Thursday, January 31, 2013

Wringing laundry...and not other things

It was one of those days a few days back.  I determined to catch up on the laundry that just seemed to accumulate since it is nigh to impossible to do more than 1 1/2 loads of what most Americans would call a normal load of laundry per day here. 

For three days straight I toiled washing load after load by hand, hanging the wrung out pieces to dry on our makeshift clotheslines.  We get two options.  I can either hang it in the back under an awning of sorts (no direct sunlight, but it can stay hanging when it rains) or up front either on the balcony or front entrance.  The front fragrance is a mixture of diesel and various flavors of assorted smells.  The back fragrance is usually that day's lunch, which, of course, includes beans and rice.

The last day of the three days I had just finished my last load, exhausted but knowing I had triumphed.  I hung my last garment, started walking to the kitchen when I began smelling that unmistakable cigarette odor.  What happened next was NOT a pretty sight. 

I flew to the back muttering and grumbling quite loudly in English and Portuguese, letting the smoking man visiting my downstairs neighbor know how frustrated I was.  I did not care.  I had not spent my last day of laundry toiling to get the sheets clean just to have it smell like cigarette smoke!!  Oooh, I was angry.  I wanted to wring his neck.  I yanked every last piece off, throwing it over my shoulder, continuing to mutter loudly, walked into the kitchen and closed the door loudly and soundly behind me.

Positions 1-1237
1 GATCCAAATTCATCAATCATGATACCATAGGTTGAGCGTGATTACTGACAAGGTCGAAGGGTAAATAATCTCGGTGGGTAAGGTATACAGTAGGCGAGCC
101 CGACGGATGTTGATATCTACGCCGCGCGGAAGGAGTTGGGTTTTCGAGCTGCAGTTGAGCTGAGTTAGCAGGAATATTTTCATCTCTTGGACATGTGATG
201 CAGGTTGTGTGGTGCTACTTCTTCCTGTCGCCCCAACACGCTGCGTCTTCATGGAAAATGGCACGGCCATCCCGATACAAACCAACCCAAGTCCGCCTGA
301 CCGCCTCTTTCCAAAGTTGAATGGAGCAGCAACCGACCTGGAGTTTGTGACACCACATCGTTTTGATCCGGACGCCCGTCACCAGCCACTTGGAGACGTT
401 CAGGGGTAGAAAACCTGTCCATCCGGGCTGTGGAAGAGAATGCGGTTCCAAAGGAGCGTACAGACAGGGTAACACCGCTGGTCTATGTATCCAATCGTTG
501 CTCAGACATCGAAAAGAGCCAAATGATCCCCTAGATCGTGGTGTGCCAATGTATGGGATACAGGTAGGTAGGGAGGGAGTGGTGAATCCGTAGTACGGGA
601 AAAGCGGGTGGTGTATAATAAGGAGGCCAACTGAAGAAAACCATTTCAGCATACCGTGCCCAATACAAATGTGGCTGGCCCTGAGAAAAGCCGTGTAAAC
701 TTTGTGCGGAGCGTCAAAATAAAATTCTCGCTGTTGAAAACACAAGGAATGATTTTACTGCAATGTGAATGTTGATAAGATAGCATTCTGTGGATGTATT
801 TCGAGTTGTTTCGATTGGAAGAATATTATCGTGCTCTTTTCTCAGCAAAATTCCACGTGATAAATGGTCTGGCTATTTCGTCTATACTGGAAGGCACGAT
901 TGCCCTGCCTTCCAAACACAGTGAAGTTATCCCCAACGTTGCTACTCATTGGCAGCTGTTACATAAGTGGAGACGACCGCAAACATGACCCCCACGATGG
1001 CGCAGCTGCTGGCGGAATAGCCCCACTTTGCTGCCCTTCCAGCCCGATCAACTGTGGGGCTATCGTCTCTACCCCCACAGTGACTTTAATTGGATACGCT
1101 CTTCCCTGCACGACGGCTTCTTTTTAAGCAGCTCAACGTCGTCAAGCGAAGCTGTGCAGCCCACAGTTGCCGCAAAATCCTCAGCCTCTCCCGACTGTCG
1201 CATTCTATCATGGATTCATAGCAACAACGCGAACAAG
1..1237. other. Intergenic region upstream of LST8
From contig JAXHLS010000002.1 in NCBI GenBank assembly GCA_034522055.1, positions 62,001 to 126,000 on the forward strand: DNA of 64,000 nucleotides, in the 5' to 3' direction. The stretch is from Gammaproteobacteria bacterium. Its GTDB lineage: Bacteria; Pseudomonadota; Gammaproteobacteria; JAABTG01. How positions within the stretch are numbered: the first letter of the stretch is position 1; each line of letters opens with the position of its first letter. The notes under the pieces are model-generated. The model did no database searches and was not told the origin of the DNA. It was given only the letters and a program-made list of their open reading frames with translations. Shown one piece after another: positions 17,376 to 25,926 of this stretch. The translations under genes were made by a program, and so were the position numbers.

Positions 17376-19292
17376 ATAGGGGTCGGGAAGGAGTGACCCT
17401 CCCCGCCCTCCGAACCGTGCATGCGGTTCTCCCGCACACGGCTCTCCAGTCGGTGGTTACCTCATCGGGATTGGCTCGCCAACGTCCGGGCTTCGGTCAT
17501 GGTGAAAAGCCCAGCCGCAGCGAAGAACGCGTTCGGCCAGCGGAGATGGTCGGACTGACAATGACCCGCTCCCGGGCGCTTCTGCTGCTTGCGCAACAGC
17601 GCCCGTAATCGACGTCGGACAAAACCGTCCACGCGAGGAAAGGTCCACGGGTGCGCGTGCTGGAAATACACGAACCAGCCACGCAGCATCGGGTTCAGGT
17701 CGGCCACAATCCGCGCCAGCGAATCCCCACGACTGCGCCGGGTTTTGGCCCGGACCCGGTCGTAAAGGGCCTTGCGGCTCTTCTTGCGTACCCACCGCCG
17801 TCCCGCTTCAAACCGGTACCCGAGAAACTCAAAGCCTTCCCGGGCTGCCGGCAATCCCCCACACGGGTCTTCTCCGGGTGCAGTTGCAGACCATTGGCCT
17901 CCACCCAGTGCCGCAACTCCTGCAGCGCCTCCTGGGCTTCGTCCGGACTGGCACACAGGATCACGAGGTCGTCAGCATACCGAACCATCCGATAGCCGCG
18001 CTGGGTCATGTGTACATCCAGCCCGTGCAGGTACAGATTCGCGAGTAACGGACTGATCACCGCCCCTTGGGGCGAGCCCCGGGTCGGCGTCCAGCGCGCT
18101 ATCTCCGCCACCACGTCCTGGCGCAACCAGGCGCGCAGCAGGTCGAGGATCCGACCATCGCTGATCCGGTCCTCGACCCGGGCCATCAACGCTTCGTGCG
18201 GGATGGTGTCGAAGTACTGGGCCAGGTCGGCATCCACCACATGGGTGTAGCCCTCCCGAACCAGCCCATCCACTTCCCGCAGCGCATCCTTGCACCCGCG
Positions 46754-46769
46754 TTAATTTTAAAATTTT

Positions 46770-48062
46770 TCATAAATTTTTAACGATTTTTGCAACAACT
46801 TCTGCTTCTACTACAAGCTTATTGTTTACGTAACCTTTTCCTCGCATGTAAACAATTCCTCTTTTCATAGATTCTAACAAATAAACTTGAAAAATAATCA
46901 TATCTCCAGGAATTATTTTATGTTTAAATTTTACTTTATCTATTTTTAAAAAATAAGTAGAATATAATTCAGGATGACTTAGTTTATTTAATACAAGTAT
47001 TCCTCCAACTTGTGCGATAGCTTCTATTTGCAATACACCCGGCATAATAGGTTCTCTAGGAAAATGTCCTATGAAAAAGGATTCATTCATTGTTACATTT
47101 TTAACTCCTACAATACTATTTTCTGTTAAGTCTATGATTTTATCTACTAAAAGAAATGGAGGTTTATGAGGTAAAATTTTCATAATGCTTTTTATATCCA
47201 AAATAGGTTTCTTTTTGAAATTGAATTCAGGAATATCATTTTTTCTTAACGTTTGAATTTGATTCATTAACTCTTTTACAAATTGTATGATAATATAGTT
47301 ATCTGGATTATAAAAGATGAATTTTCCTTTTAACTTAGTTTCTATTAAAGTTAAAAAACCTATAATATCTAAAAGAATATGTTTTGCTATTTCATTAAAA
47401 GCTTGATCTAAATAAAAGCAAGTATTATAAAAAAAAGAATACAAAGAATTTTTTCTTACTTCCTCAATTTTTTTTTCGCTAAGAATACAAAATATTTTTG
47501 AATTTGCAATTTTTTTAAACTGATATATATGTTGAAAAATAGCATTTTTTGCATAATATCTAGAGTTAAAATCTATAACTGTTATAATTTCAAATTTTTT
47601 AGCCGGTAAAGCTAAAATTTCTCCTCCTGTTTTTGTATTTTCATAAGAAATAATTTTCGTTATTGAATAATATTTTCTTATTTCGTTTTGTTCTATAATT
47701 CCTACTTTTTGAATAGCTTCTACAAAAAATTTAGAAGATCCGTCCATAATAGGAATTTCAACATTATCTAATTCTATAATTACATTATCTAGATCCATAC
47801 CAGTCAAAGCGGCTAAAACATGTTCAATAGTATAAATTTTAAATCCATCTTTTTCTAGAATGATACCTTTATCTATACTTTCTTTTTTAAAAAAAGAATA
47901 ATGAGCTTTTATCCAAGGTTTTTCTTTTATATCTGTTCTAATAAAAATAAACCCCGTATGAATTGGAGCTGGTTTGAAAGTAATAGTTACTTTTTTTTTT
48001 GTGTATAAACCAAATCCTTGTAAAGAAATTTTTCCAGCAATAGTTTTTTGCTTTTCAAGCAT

The kids watched in amusement and fascination while I stormed to the front telling them about the "inconsiderate smoking man downstairs" and proceeded to make room on the front lines for the laundry.  Sanguine personalities, such as mine at times, must be entertaining to watch.

It took awhile, since Josh commiserated with me, adding his own two cents about the smoking man, but when I finally calmed down I started thinking about how hard it truly must be to love one's enemies.  Personally, the thought of wringing the guy's neck seemed much more satisfactory than treating the whole situation with grace or mercy. 

"But God demonstrates his own love for us in this: While we were still sinners, Christ died for us."  Romans 5:8 

Just let that sink in a little.

Read it again.  sink, sink, sink...   Is it soaked in yet?  Yeah.  And we are supposed to imitate Christ.  Ouch.

So, that's an area we can all work on, loving when the world looks on and says you are justified in not having to love.  Grace and mercy.  Harder for some of us than others.

I want to show you another reason doing laundry here is toilsome.  In the photo below I am holding a filter that has ?, rust? iron?  We are not sure, but it stains the laundry if we do not filter it out. You can see a distinct line of where I already brushed some of it off, it is not a shadow.  Amazing.

Here's my "load" of laundry, about 3 sheets in the basin.  The filtered water is flowing out quite nicely right after I have cleaned it.  I can fill a 5 gallon bucket in about 20 minutes (after 10 minutes the flow begins to trickle more).  Than, if I want to have more water, I would need to clean it again to get another full bucket in 20 minutes.  Otherwise, I could let it trickle through for an hour or more.  Either way, it's tedious to continually clean the filter or takes too long to let it trickle.  This is hard work!!!

Now for some fun photos.

Awhile back we visited missionaries on an island.  Oh. wow.  Not only was it humorous to get there, but we did enjoy their beach.  That in itself was worth it.